Advice & Best PracticeFeatures

Platform tech: Here to help, not hinder

Stephen Moses, founder and CEO of Zenplans, a digital estate planning service for accountants, looks at why some firms might be reluctant to invest in platform technology

“If it ain’t broke, don’t fix it” is the mantra of many accountants across the UK, with sticking to ‘how it’s always been done’ the easy option. And this is especially true when it comes to technology.

While for some accountancy firms, the reluctance to invest in technology may simply be a resistance to change, for others, tech – but particularly platform tech provided and managed by a third-party – is seen as more than just an expensive and disruptive change, it is seen as a potential threat to their client relationships.

A reluctance to relinquish control

And that is understandable. If, as an accountant, you have always been the only professional advisor with access to your client’s financial details and plans, handing over that access can seem like relinquishing control. 

Unfortunately, while this is quite a common view, it is also a huge misconception about what platform technology designed for accountants is aiming to do. Far from trying to ‘steal’ those client relationships away from the accountant, they are there to help enhance them.

By adopting platform technology that can help store and manage client information, you not only make management of the account easier, more efficient and more secure, but you can also use it to create business opportunities. And of course, by automating non-skilled work, you have more time to focus on the skilled work – building up meaningful relationships and offering them expert advice and knowledge that a computer could never have.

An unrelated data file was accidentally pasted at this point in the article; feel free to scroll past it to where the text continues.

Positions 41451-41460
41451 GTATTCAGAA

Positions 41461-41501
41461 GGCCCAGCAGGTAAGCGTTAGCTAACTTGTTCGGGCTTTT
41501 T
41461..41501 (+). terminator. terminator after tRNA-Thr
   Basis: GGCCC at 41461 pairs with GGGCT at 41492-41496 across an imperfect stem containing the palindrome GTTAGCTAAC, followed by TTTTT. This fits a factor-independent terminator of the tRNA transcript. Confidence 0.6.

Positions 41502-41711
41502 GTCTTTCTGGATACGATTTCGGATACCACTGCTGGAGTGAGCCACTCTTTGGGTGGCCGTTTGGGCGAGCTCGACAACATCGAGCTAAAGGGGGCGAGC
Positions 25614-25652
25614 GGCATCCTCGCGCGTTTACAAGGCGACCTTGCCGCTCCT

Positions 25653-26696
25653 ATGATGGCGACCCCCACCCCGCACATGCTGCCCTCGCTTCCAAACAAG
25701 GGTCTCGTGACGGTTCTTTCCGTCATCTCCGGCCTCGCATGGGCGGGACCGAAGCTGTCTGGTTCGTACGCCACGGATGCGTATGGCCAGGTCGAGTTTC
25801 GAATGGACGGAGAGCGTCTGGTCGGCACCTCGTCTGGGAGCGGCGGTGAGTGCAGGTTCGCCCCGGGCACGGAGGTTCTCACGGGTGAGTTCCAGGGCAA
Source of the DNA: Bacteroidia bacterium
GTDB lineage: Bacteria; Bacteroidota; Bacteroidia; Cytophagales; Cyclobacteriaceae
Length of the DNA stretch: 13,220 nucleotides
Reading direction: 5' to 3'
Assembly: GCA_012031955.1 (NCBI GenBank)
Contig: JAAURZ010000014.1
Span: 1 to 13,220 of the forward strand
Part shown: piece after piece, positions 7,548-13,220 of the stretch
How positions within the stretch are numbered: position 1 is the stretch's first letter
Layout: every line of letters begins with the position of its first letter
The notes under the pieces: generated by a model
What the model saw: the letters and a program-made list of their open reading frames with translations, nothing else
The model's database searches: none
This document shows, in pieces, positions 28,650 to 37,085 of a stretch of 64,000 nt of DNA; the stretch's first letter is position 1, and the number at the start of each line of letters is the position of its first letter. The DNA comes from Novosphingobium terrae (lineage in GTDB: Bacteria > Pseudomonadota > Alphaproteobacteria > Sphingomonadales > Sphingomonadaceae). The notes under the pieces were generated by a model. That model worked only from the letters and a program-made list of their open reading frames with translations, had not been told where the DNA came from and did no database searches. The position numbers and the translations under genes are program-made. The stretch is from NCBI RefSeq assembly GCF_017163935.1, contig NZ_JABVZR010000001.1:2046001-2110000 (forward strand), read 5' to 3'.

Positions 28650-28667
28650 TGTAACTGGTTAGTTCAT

Platform technology is here to help, not hinder

Not only can platform technology help to digitise certain processes, but in many cases, can also help generate new business. For example, Zenplans is a digital estate planning tool for accountants to help their clients securely organise, maintain, store, and selectively share all their most important personal and financial information. But it can also help create new leads – the step-by-step guidance creates touchpoints, and identifies any planning gaps, offering an engaging way for accountants to spark conversations with clients and grow their estate planning services. It also encourages clients to think carefully about things like estate planning and succession plans, and about sharing their wishes with loved ones. This naturally helps engagement with the clients’ family, offering an organic opportunity to build and maintain new relationships with the next generation.

Clients want to pay for advice, not processes that could be automated

There have been huge advances in cloud platform technology in the last few years – accelerated of course by the pandemic – and as the Government’s regulatory drive towards digitisation becomes more prevalent, accountants will need to embrace technological change if they want to avoid getting left behind.

With better access to data and technology than ever before, accountants now have the freedom to focus on what they are good at and let technology do the rest.  Their clients know that there is technology available to replace outdated, manual systems, and therefore expect better and more efficient services when it comes to managing, storing and accessing their data. But this doesn’t mean they don’t still want that expert advice. If anything, it highlights its importance and value when they know they are paying for the skills, knowledge and expertise of their accountant, and not for time wasted on processes that could be automated.

Stephen Moses, founder and CEO of Zenplans

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